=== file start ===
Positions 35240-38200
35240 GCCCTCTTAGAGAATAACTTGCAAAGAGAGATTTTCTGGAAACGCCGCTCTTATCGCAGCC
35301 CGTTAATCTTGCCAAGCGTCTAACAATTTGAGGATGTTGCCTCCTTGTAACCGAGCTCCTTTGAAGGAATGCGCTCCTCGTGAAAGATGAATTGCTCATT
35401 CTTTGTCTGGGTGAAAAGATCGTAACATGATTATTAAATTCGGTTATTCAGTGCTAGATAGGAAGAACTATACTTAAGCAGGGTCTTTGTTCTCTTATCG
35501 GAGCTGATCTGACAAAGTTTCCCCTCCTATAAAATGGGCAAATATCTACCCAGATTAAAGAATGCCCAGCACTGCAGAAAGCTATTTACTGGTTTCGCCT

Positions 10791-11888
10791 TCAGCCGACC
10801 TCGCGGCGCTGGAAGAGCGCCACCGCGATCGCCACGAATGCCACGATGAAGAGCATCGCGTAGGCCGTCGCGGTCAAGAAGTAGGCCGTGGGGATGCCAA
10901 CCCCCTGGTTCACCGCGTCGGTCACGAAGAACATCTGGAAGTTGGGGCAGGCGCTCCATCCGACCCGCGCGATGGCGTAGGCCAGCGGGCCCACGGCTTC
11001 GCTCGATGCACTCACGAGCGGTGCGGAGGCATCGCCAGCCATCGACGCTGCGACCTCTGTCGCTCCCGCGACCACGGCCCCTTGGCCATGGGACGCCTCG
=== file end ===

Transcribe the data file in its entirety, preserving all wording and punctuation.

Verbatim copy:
Positions 35240-38200
35240 GCCCTCTTAGAGAATAACTTGCAAAGAGAGATTTTCTGGAAACGCCGCTCTTATCGCAGCC
35301 CGTTAATCTTGCCAAGCGTCTAACAATTTGAGGATGTTGCCTCCTTGTAACCGAGCTCCTTTGAAGGAATGCGCTCCTCGTGAAAGATGAATTGCTCATT
35401 CTTTGTCTGGGTGAAAAGATCGTAACATGATTATTAAATTCGGTTATTCAGTGCTAGATAGGAAGAACTATACTTAAGCAGGGTCTTTGTTCTCTTATCG
35501 GAGCTGATCTGACAAAGTTTCCCCTCCTATAAAATGGGCAAATATCTACCCAGATTAAAGAATGCCCAGCACTGCAGAAAGCTATTTACTGGTTTCGCCT

Positions 10791-11888
10791 TCAGCCGACC
10801 TCGCGGCGCTGGAAGAGCGCCACCGCGATCGCCACGAATGCCACGATGAAGAGCATCGCGTAGGCCGTCGCGGTCAAGAAGTAGGCCGTGGGGATGCCAA
10901 CCCCCTGGTTCACCGCGTCGGTCACGAAGAACATCTGGAAGTTGGGGCAGGCGCTCCATCCGACCCGCGCGATGGCGTAGGCCAGCGGGCCCACGGCTTC
11001 GCTCGATGCACTCACGAGCGGTGCGGAGGCATCGCCAGCCATCGACGCTGCGACCTCTGTCGCTCCCGCGACCACGGCCCCTTGGCCATGGGACGCCTCG